Dingle: down a quiet country lane

This post was inspired this guest post from author, Felicity Hayes-McCoy, author of The House on the Irish Hillside. She lives in Corca Dhuibhne (the Dingle Peninsula) just up the road from Chaoin (Dunquin) part of the year.

Sometimes life is serendipitous. We wanted to spend a week on the Dingle Peninsula (Corca Dhuibhne) and began looking for a cottage to rent. Our budget was lean and the pickings even leaner. We lucked out; there was a cottage with an ocean view for rent in Dún Chaoin (Dunquin), the western most settlement in Ireland. We’d been down the unseen rental road before and gotten burned. Years ago, we’d rented, sight unseen, a cottage in Maine that advertised a great ocean view- it would have been if someone had taken down the oil storage tanks. That cottage wasn’t habitable and the rent had been paid in full. Loaded down with a week’s worth of groceries, we went to plan B. We weren’t going to do that again.

Dingle travel photo Steve Collins

Stone farmhouse in Dunquin, Dingle photo/Steve Collins

So, upon arrival, we drove straight through the town of Dingle (An Daingean) where we’d be doing our shopping and out Slea Head road to Dún Chaoin to check out our cottage. We weren’t buying groceries until we vetted the place. It was clean, simple and comfortable with magnificent views of the ocean and countryside. This house was a find.

Dingle: Blasket Centre photo/courtesy OPW, Ionad an Bhlascaoid

The Great Blasket Centre in Dún Chaoin, overlooking the Blasket Island photo/courtesy OPW, Ionad an Bhlascaoid

From the picture window in our dining area, we had unobstructed ocean views including the rocky and stark An Blascaod Mór (Great Blasket Island). To our right: a clear view of the neighboring Blascaod Centre (Blasket Center), where the history of these harsh islands is preserved. This unlikely rock produced some of Ireland’s most famous writers including Peig Sayers, Muiris Ó Súilleabháin and Tomás Ó Criomhthain. Our cottage, a few hundred feet from the sea, was a healthy stone’s throw northeast of Dunmore Head, the western-most place on the Irish mainland. There were a few minor glitches; no useable knife for the chef and no frying pan, but we remedied these easily at the hardware store. We had our Ireland home.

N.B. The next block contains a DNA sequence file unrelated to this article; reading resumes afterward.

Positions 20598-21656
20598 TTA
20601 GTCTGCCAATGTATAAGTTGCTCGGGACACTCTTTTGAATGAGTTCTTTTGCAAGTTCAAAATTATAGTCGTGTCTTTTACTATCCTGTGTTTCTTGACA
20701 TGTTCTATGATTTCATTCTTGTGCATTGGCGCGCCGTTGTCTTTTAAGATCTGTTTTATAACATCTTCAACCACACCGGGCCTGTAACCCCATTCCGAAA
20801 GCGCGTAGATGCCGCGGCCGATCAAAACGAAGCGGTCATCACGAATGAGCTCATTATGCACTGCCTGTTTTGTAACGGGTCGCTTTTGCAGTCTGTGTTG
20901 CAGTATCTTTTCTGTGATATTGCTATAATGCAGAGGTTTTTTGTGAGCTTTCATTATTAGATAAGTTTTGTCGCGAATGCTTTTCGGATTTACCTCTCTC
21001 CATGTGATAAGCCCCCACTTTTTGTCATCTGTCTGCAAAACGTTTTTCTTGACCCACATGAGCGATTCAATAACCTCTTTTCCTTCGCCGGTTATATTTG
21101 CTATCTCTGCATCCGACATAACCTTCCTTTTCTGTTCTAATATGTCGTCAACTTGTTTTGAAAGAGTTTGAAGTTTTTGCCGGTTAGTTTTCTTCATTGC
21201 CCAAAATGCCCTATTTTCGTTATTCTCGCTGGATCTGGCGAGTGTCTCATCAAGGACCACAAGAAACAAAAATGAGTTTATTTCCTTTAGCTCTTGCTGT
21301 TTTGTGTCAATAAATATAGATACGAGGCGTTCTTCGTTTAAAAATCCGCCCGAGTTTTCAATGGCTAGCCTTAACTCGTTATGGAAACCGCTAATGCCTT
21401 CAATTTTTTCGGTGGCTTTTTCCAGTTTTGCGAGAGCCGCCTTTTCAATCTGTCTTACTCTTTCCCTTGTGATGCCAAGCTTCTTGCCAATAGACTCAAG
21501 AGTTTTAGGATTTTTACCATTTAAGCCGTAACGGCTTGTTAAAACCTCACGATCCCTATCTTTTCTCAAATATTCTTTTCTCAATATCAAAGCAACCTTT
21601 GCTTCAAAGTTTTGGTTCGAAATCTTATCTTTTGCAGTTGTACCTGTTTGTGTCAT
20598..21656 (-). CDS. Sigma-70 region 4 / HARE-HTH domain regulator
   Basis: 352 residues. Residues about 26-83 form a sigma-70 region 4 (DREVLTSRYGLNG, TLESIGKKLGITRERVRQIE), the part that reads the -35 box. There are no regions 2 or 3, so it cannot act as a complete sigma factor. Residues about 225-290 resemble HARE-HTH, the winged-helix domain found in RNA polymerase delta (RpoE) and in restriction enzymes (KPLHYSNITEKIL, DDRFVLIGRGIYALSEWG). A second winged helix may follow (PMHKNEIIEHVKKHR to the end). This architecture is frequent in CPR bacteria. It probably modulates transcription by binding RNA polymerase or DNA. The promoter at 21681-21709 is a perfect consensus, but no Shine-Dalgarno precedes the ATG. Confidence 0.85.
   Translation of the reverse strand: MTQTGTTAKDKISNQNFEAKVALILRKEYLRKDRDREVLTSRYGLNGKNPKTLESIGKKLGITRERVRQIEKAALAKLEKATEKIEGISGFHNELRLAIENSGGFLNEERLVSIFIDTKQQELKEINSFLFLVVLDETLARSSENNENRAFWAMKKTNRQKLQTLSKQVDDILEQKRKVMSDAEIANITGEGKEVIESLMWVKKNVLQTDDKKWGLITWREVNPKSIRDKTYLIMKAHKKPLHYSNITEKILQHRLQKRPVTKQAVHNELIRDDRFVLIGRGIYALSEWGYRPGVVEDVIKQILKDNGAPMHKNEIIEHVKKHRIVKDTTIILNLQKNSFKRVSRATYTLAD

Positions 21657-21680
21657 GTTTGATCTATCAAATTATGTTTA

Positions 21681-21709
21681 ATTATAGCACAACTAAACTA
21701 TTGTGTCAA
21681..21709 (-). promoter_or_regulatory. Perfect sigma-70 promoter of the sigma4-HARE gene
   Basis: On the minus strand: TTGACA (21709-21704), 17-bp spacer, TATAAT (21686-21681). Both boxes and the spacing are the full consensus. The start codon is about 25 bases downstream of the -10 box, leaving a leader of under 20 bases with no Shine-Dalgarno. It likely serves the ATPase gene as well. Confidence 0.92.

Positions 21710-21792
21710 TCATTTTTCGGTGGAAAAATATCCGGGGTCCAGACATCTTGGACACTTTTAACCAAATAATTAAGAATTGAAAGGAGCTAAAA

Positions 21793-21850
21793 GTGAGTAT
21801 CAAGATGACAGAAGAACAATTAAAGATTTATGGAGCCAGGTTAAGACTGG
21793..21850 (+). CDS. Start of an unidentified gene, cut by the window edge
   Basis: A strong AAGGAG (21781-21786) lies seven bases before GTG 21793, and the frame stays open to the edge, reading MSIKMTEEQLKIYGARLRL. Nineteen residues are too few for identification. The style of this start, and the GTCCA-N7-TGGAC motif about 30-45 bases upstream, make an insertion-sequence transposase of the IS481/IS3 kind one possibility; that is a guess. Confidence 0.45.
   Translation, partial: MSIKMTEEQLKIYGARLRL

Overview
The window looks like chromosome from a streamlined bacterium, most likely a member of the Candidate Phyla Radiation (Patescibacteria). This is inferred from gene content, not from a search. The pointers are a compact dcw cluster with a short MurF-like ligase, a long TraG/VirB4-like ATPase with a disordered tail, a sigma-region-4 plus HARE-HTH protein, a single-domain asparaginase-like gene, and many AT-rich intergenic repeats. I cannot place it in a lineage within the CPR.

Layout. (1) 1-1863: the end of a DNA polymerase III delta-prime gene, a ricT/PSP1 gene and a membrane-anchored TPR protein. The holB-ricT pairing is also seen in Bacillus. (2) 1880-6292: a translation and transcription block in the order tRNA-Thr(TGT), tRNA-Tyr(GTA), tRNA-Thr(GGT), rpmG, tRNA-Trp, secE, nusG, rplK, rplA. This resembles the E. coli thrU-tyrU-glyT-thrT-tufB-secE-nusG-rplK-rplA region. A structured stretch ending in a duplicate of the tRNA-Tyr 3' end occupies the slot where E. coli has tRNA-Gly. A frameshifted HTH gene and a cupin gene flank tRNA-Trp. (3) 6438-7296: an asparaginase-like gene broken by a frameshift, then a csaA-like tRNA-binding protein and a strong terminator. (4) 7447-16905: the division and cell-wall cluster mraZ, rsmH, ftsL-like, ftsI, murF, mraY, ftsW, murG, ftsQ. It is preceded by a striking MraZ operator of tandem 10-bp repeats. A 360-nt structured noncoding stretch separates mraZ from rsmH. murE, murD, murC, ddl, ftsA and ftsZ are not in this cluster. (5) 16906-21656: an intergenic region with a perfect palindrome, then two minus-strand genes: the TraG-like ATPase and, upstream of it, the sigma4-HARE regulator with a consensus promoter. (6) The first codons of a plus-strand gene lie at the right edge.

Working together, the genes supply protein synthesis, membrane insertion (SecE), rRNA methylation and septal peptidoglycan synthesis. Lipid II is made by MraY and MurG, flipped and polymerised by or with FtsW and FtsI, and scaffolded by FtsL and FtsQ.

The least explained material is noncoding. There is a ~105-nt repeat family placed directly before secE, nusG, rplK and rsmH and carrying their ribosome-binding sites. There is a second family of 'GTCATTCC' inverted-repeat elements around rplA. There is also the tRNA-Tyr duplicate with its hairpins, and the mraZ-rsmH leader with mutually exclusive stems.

Dingle: Dunmore Head photo Steve Collins

Dunmore Head the western most place on the Irish mainland, photo/Steve Collins

We toured a lot of the Dingle Peninsula the week we were there. Historic sites, ancient archeological sites, churches and more. We went to Dingle Town to listen to music at night and shopped in local markets for our provisions. The butcher where we bought our lamb listed the farm it was sourced from that day. We purchases just caught fish from the fishmonger. It was a simple, fulfilling and very Irish existence.

Dingle: A quiet country lane photo Steve Collins

Deserted house on our country lane in Dunquin, photo /teve Collins

One of our simple joys was walking down the country lane that passed by our cottage and then taking narrow paths that led down to the sea. Here are some photos of “our” Irish country lane and around Dún Chaoin.

Dingle: The wild Irish coastline photo Steve Collins

The Atlantic Ocean with Blaskets in background, photo/Steve Collins

Dingle: quiet country lane photo Steve Collins

Another old stone farmhouse in Dunquin, photo/Steve Collins

Dingle: Another old stone farmhouse photo Steve Collins

It was a lovely lane for a late afternoon stroll, photo/Steve Collins

What were the highlights of your Ireland travel? We’d love to hear them (and see photos). We’re always looking for interesting, well-written guests posts for the blog.

Felicity Hayes-McCoy has written The House on an Irish Hillside, her reminiscences of her time living on the Dingle Peninsula. You can buy it here.

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3 Responses to “Dingle: down a quiet country lane”

  1. Felicity Hayes-McCoy
    June 15, 2012 at 1:05 am #

    What a lovely piece! You certainly took some beautiful photographs. I know that walk of yours well and I can see why you were so happy to find your house in Dún Chaoin. We’re having the Irish book launch in Murphy’s pub in Ballyferriter tonight. (The UK one was in London last week). Should be plenty of music and craic so I’ll raise a glass to your memories of Dingle. And if ever you’re feeling nostalgic for the Dingle Peninsula do checkout the Facebook page that’s been set up for The House on an Irish Hillside; I’ll be uploading more photos there from time to time. Best wishes, Felicity

    • Billie Frank
      June 18, 2012 at 5:15 pm #

      Thanks for the kind words about the post and the photos. Steve will really appreciate the latter. Bet it was a terrific do at Murphy’s. We were there in spirits or spirits with that raised glass. Can’t wait to read the book!

  2. James Byrne
    February 13, 2013 at 4:58 am #

    The Dingle Way walking trail is a great way to explore the peninsula. It circles the Dingle Peninsula, starting and ending in Tralee, the capital of Co. Kerry. Most walkers will find the diverse terrain of the Dingle Way fairly easy going; only the slopes of Mount Brandon will ask you to stretch yourself and once you see the views you’ll realize it’s decidedly worth it.

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